As parents, how can we tell if our child is being bullied? Some warning signs include withdrawing into their smart device almost completely. This is counter-intuitive because they use their devices more when they are being threatened. What we need to do as parents is to think long and hard about when it is appropriate to give a child a smart device. It is equally important to educate the child on how it is to be used.
“Flip phones are actually making a comeback because it allows for limited contact between the child and the parent, and eliminates social media apps on the device,” says Dr. Rich. “Moreover, parents and guardians need to engage with their child when they are ready for social media.” Dr. Rich suggest asking your child what it is that’s fun about SnapChat, or Instagram, and ask them to show you. Let them teach you what they like and why. The child will be that much more inclined to share it with the parent.”

When your child is ready for a smart device with all the bells and whistles, the child needs to understand that it is a powerful tool. There are predators of every kind in cyberspace, and no child is immune to that. “Parents need to share the digital space with their children, and have an established rapport with them so that they can be their child’s ally, and openly communicate regarding any issues.”

It’s difficult to address the very things from which we want to shield our children. Bullies, predators, age-inappropriate memes and videos, and God forbid pornography. “The reality is, it’s all out there, waiting for one unprotected or unknowing child.”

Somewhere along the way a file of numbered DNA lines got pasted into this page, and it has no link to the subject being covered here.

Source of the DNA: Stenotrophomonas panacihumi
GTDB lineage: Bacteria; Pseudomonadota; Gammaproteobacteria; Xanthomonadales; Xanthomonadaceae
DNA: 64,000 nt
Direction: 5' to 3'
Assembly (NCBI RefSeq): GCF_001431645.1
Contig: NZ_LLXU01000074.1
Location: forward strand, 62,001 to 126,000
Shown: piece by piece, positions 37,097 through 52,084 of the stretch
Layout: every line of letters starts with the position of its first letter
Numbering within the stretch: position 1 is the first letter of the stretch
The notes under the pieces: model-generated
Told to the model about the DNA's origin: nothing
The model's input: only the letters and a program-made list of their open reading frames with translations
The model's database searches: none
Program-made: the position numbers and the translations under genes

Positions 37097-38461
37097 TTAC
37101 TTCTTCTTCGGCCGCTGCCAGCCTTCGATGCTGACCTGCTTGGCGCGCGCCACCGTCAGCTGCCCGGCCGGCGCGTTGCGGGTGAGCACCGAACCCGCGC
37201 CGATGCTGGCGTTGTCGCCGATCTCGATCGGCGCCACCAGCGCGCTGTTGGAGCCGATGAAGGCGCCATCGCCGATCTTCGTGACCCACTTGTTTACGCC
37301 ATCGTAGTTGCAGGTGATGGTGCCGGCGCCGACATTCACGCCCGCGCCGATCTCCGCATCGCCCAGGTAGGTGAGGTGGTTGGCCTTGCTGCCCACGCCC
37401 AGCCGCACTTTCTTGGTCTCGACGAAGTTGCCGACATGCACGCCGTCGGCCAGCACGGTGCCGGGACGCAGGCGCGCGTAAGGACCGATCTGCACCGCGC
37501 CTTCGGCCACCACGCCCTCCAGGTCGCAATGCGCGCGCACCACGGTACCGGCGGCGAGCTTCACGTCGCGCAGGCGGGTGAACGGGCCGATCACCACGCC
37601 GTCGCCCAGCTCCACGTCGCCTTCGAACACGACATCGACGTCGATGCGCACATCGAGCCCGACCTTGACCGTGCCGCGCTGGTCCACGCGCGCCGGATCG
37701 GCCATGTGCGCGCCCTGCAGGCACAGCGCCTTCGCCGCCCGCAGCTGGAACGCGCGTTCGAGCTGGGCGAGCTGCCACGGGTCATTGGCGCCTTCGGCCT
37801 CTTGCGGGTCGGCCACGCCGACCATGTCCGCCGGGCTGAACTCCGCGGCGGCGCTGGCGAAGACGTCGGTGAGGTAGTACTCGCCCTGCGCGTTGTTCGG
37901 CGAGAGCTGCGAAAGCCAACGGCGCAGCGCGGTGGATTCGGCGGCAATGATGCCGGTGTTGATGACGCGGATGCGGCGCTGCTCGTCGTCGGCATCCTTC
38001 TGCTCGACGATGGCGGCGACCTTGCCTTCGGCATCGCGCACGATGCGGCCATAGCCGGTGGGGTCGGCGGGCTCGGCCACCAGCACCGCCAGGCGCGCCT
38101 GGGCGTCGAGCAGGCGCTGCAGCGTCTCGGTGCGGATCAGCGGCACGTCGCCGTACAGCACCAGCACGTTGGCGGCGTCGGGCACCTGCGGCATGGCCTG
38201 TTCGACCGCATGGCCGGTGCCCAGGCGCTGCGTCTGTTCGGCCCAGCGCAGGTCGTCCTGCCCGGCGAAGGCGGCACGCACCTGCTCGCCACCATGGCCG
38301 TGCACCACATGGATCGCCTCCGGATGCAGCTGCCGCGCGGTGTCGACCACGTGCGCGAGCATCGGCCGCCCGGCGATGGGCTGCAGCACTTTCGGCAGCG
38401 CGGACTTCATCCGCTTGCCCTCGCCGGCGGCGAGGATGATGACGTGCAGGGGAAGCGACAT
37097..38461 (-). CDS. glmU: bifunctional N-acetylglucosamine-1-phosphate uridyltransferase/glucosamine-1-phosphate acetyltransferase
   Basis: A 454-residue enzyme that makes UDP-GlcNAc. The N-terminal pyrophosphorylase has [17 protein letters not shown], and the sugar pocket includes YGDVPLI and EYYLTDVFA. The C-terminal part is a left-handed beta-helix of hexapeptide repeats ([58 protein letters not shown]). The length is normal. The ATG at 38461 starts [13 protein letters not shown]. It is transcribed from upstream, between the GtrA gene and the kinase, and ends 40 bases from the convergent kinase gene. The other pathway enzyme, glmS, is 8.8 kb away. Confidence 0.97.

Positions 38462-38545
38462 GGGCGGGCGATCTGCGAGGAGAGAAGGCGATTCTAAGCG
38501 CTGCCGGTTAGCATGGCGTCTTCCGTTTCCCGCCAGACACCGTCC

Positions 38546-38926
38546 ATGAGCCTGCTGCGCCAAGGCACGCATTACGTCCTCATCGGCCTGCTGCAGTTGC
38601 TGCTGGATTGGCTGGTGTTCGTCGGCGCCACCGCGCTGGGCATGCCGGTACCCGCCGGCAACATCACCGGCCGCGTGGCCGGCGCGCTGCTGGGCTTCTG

One of the tenets Dr. Rich tells parents is to tell your children “not to put anything out there that you wouldn’t want your grandparents to see.” This works well because grandparents are often viewed in a halo of unconditional love. He also suggests that handing over a smart device is conditional: your children need to share their passwords and any other login credentials so that parents have access to all social media accounts.

Children do not have fully developed neurological functions. Their world is more immediacy-based rather than factoring in any long term consequences.
Back to the bullying issue. What we need to do is not fight bullying; rather we need to change the narrative around bullying to that of solidarity. Social media is here to stay so let’s use it to change the culture to one that uplifts and praises those that stand up for each other and for any bullying victim. Let’s develop programs for kids to talk about why they love their school, their classmates, or a certain teacher and why. The idea is not to fight bullying, but to reverse it, and use social media for those purposes. Schools can set up older students as mentors, and reward those who identify and mitigate bullying.

This is about building a community with purpose, intent, and a sense of camaraderie. Talk to your school about your ideas, without victimizing your child. Bullying is rampant, and the effects can be devastating. Children drop out of school early, develop health problems either real or imagined, and often turn violent simply because they see no way out.

“It is ultimately not about how cool we are – it is about our limitations and imperfections and vulnerabilities that build relationships and connect us,” says Dr. Rich.

We must not sacrifice real connections with people for connectivity. We need to use the connectivity to connect on a human level in deep and meaningful ways.

Maureen H. Cronin